With just one Malaise Nova up until now in this series, it's time to set our thermostats at 66 in winter/78 in summer, lower our expectations of future prosperity, and travel back to the Bicentennial Era... when presidents got impeached, wars got lost, and the base V8 in a new Chevy Nova was a 155-horse 350. Actually, the Nova of this era wasn't a bad car; it was cheap and every component was made by the lowest possible bidder, but it was honestly cheap.


The Nova Custom was the mid-level trim package; you could get get the '75 Custom sedan for $3,415, and for another 75 bucks you'd have one with that lo-po 350 I mentioned earlier.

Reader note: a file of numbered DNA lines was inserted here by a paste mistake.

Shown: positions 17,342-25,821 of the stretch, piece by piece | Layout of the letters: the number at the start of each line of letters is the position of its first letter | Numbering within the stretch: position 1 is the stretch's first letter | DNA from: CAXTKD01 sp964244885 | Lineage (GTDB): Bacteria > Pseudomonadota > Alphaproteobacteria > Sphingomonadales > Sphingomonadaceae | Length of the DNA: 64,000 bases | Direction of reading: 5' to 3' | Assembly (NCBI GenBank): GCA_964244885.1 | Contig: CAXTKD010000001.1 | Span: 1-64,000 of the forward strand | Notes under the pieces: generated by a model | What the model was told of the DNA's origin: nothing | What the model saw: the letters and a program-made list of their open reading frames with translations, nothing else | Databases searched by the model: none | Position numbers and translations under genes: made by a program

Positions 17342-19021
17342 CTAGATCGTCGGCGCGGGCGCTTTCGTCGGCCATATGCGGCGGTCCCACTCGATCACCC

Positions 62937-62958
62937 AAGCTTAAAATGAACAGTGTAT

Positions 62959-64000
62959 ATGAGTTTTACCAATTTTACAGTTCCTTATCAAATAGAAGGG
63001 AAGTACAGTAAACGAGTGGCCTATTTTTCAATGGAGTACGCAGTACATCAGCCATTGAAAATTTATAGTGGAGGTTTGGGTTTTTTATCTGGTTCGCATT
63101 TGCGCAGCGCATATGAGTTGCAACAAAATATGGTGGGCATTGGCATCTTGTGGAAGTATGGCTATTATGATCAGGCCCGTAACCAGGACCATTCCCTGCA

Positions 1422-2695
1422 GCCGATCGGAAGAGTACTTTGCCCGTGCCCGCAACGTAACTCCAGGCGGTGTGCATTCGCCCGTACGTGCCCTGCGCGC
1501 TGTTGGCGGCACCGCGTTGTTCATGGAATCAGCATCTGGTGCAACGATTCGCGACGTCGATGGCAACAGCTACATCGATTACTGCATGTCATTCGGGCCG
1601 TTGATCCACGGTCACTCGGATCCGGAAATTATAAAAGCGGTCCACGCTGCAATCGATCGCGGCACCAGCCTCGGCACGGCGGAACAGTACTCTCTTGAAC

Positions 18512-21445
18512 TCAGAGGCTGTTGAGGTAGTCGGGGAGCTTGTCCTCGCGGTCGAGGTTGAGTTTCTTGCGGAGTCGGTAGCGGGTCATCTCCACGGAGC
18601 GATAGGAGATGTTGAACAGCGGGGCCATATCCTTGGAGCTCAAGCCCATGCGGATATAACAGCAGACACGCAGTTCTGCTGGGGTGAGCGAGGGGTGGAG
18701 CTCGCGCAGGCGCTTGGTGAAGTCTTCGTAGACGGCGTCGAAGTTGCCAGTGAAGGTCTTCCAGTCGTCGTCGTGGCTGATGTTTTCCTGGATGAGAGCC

Of course, since 1975 and older cars are smog-exempt in California, there's nothing stopping the owner of this car from adding, say, 300 additional horsepower using cheap off-the-shelf performance parts. I'm often tempted to go the Nova + small-block route for my next project car, though I'd probably use one of the Buick/Olds/Pontiac Nova clones.


The Chevy dog-dishes look great on this car, which has been serving as basic transportation since Gerald Ford was in the White House. The four-door mid-70s Nova doesn't have enough collector value to survive on "classic" status, so this one is still with us thanks to its usefulness as a motor vehicle.


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